High Power High Thrust Ion Thruster (HPHTion): 50 CM Ion Thruster for Near-Earth Applications

Award Information
Agency:
National Aeronautics and Space Administration
Branch:
N/A
Amount:
$99,974.00
Award Year:
2010
Program:
STTR
Phase:
Phase I
Contract:
NNX10CF59P
Agency Tracking Number:
090119
Solicitation Year:
2009
Solicitation Topic Code:
T3.01
Solicitation Number:
N/A
Small Business Information
ElectroDynamic Applications, Inc.
P.O. Box 131460, Ann Arbor, MI, 48113-1460
Hubzone Owned:
N
Socially and Economically Disadvantaged:
Y
Woman Owned:
N
Duns:
610511334
Principal Investigator
 Peter Peterson
 Principal Investigator
 (734) 786-1434
 info@edapplications.com
Business Contact
 Jonathan Zagel
Title: Business Manager
Phone: (734) 786-1434
Email: zagel@edapplications.com
Research Institution
 University of Michigan
 Not Available
 3003 South State Street, Room 1058
Ann Arbor, MI, 48109
 (734) 764-1976
 Domestic nonprofit research organization
Abstract
Advances in high power, photovoltaic technology has enabled the possibility of reasonably sized, high specific power, high power, solar arrays. New thin film solar arrays have demonstrated specific powers of over 4000 W/kg (exceeding the current SOA of ~130 W/kg). At high specific powers, power levels ranging from 50 to several hundred kW are feasible for communication satellites. Coupled with gridded ion thruster technology, this power technology can be mission enabling for a wide range of missions ranging from ambitious near Earth NASA missions to those missions involving other customers as well such as DOD and commercial satellite interests. The appeal of the ion thrusters stems from their overall high efficiency, typically >70%. At present, the most advanced and mature gridded ion thruster technology is that embodied in the 7-kW NEXT ion thruster. The proposed Phase I effort seeks to design and fabricate a ion thruster discharge chamber with an equivalent beam area of a 50-cm-diameter cylindrical ion thruster with the capacity to fill the 7 to 25-kW void that currently exist for ion thrusters. The overall effort (Phases I and II) will advance the TRL level of the discharge chamber for the 50-cm thruster by understanding and optimizing the discharge chamber.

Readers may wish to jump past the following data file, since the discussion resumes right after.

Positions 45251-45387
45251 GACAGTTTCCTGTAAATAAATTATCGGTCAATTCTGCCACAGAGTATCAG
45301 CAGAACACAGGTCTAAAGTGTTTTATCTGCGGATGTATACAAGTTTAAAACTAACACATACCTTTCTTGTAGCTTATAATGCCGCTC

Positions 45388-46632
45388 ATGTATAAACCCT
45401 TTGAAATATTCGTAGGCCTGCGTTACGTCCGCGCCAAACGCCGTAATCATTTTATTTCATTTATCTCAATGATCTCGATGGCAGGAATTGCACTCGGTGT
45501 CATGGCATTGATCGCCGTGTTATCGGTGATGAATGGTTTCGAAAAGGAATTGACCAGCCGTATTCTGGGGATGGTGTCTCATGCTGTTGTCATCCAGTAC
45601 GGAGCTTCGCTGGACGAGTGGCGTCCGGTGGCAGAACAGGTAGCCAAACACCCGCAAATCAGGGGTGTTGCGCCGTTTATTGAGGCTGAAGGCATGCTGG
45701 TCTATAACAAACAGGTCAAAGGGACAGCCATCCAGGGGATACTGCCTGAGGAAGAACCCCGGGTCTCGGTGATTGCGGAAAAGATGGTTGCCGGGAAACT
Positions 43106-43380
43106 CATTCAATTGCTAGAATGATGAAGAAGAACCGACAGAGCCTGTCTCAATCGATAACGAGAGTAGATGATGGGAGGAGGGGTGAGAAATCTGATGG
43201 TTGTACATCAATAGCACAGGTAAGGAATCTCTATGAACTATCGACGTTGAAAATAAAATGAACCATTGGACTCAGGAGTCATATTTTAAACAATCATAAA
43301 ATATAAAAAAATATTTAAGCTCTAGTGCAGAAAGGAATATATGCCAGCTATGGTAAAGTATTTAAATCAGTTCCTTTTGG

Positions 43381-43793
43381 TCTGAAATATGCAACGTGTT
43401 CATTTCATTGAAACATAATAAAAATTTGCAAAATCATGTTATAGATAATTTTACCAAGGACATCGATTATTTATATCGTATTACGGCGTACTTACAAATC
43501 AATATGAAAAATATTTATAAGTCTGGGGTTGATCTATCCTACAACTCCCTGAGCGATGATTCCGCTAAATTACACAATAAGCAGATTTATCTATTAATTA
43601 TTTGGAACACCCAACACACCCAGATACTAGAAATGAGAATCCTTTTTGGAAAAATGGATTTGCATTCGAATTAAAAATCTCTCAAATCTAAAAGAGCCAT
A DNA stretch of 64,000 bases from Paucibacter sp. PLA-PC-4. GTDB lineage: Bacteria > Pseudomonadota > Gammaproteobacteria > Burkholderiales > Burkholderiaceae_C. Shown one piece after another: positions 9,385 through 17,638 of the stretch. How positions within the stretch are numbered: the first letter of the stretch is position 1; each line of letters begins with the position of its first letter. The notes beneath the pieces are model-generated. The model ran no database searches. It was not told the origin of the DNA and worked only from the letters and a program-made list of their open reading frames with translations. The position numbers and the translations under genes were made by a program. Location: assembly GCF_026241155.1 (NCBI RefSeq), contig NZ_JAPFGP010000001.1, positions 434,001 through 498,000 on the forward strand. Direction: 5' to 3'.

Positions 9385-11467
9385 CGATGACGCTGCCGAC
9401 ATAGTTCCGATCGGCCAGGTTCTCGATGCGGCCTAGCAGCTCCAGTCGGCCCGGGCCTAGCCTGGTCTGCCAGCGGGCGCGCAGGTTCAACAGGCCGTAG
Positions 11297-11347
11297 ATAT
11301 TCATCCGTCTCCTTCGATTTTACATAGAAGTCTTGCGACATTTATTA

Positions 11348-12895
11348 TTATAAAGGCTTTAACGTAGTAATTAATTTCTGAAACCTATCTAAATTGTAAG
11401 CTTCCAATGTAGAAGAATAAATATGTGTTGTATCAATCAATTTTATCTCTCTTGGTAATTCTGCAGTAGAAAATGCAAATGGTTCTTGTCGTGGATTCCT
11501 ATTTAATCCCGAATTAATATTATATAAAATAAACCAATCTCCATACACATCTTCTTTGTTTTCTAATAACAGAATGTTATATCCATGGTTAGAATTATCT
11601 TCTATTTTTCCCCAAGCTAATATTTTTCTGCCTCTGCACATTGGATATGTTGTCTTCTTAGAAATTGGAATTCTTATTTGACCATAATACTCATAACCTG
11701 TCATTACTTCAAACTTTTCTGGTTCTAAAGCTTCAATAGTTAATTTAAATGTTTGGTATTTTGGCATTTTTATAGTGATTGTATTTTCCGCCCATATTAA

* information listed above is at the time of submission.

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